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Fixing computer science with web science

In the June 2007 Communications of the ACM (Vol 50 #6), Ben Shneiderman has a "Viewpoint" article that hits close to home. "Web science: A provocative invitation to computer science," subtitled "Here's how it can awaken computer science to the interdisciplinary possibilities of the Web's socially embedded computing technology."

I have written about various pieces that Ben mentions (Web science and IA, universal usability, IBM's services science, as examples) but he has tied them together better. And added a wrinkle that I was not concerned with (until now): how to invigorate computer science programs by adopting the Web science framework.

I am not really in touch with the specific woes of computer science, but I can see how the social perspective would make CS research a lot more relevant. Studying social networks instead of computer networks. Researching e-government instead of compilers. Student projects on sharing animation instead of rendering algorithms. Focusing on users instead of computers.

Ben's other main point is that web science can help create a synergy for more interdisciplinary research. Emerging applications like Web 2.0, universal usability and ubiquitous computing are all natural fits under Web science (that traditional computer scientists would likely say are outside their scope).

Ben ends with: "Visionaries say it is time for a change, but will the traditional computer science community accept the invitation? I hope it will."

This CACM article is not online yet but will eventually be in the CACM section of the ACM Digital Library. Here are the references and other mentions from the article while you wait. (Some links lead to summary pages where you need membership to get the full article.)

  1. Japan Prize Commemorative Lecture
  2. Foundations and trends in web science
  3. Creating a science of the web
  4. A research manifesto for services science
  5. The social life of innovation
  6. Crisis and opportunity in computer science (PDF)
  7. Leonardo's Laptop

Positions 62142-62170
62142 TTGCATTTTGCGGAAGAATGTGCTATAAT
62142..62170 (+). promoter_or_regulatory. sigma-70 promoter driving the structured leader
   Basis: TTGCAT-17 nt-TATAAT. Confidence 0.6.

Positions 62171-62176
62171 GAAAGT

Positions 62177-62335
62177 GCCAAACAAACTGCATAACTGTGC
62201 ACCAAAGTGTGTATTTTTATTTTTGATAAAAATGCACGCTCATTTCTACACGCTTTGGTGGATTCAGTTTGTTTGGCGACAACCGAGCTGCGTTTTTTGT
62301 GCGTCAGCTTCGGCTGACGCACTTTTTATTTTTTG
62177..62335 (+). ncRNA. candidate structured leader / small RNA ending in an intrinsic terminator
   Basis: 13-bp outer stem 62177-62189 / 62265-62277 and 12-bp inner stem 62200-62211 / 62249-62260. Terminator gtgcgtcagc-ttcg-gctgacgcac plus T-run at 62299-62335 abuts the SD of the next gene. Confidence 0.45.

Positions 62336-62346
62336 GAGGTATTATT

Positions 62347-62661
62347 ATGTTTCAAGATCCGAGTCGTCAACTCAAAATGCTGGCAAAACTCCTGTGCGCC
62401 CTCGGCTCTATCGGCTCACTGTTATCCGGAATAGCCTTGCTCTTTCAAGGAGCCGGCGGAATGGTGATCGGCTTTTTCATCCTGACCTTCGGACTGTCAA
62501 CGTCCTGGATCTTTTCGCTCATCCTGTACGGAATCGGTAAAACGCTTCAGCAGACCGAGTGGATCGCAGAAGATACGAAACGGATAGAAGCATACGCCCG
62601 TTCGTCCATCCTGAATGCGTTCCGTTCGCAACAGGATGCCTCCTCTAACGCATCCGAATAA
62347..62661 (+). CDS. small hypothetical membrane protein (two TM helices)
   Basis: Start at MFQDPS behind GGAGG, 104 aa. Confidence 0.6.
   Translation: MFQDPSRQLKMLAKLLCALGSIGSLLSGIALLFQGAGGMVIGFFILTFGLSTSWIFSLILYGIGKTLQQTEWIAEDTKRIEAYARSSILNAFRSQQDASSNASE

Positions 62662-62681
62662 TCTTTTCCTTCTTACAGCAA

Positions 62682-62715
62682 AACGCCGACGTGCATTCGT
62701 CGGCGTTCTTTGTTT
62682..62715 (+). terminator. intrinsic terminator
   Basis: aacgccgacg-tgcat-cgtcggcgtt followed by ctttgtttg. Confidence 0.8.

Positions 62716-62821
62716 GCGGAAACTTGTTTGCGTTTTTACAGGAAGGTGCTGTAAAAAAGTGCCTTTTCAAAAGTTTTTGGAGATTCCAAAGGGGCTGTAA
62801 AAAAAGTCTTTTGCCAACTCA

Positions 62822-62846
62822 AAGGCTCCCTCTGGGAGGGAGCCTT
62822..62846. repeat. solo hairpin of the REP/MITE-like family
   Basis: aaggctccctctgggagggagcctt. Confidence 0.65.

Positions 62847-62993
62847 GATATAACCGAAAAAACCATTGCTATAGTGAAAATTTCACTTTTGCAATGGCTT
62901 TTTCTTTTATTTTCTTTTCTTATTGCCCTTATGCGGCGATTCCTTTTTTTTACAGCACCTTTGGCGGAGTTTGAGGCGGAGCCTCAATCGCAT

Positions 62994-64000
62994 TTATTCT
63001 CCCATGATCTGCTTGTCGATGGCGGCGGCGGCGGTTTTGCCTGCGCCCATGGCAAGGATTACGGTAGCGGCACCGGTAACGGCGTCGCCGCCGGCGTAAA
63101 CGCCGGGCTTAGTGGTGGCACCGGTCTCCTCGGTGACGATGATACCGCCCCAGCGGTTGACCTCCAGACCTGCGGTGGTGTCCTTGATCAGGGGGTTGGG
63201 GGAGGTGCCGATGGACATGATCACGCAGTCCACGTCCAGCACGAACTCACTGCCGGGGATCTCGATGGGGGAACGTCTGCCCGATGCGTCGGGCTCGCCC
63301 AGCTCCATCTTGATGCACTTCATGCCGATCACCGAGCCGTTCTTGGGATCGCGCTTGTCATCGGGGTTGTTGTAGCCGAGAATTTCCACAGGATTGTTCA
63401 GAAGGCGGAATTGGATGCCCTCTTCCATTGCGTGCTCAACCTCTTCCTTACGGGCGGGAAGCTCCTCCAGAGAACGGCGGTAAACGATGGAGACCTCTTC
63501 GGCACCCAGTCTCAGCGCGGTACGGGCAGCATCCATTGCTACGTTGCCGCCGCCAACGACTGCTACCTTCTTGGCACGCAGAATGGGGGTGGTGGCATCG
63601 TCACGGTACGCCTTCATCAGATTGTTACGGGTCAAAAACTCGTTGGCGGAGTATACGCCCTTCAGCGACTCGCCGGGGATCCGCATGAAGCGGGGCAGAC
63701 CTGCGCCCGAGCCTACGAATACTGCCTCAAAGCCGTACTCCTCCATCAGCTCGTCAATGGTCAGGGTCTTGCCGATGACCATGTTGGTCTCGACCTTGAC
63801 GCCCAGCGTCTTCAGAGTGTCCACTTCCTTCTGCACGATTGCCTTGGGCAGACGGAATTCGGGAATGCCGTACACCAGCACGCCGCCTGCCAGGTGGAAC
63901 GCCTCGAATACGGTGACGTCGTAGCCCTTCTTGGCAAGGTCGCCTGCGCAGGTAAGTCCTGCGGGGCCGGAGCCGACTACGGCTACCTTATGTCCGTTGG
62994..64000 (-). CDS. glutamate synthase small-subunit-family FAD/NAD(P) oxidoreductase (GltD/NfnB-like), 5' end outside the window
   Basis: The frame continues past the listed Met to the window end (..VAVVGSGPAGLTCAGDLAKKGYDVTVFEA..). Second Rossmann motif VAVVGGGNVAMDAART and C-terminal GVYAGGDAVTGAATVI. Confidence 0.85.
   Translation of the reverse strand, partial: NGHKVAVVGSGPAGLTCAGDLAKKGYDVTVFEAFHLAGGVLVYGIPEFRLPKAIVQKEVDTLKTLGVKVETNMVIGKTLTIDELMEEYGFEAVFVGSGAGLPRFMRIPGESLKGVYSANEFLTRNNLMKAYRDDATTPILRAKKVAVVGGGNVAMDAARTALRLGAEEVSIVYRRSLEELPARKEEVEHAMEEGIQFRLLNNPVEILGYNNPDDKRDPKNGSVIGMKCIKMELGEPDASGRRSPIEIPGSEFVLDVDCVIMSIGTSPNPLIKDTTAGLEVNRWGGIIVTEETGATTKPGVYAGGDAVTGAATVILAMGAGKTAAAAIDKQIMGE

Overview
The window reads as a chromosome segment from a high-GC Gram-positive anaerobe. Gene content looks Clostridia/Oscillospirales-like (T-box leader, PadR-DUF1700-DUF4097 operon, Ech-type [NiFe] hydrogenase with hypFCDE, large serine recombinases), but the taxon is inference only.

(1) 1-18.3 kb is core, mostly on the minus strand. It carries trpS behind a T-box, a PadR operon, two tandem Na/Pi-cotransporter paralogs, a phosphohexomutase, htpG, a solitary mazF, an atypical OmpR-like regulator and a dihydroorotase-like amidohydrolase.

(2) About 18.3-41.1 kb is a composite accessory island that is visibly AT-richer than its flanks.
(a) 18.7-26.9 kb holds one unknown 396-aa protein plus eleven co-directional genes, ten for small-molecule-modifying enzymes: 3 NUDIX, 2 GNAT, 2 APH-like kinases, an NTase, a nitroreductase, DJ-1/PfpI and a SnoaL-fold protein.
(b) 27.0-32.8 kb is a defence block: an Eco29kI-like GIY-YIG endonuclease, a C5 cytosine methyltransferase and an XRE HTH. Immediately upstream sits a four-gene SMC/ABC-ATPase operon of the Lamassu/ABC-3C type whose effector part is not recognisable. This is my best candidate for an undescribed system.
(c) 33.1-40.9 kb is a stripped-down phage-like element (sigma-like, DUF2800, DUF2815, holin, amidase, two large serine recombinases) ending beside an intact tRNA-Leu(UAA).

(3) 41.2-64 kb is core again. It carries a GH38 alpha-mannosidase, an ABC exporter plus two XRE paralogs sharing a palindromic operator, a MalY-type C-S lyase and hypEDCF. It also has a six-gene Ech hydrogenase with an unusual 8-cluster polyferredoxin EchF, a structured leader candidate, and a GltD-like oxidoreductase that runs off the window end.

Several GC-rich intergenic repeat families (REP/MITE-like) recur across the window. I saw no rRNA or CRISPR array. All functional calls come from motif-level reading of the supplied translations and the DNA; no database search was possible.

8. 911.gov
  9. Web Science Research Initiative

Other reform movements

Comments

I work for a company called iRise which sells a rapid prototyping and simulation tool for developing software applications and websites. I manage our iRise On Campus initiative where we provide free software for educational and research purposes to universities and professors.

I've tried to contact many of the schools listed in the I-School link and one of the key takeaways I've had is that it's not that easy to give away software (taken with the caveat that I spend less than 10% of my time with this project). It takes an enlightened professor who realizes that their old way of teaching needs to change and recognizes the importance of giving real-world experience to students. The lead time for introducing new ideas can be 9 to 12 months as the window is quite narrow during the academic year as you have to catch professors before their Fall classes begin and their plans are set for teaching their courses.

Please contact me if you are interested in finding out more about the iRise academic outreach program.

The June CACM is now online, so here is a link to Ben's article. You will need access to ACM's Digital Library to get the full text.

Greg Bluestein, AP, has an article on another attempt to increase interest in computer science - U.S. colleges retool programming classes - making learning about programming more interesting (more applied, less math focus).

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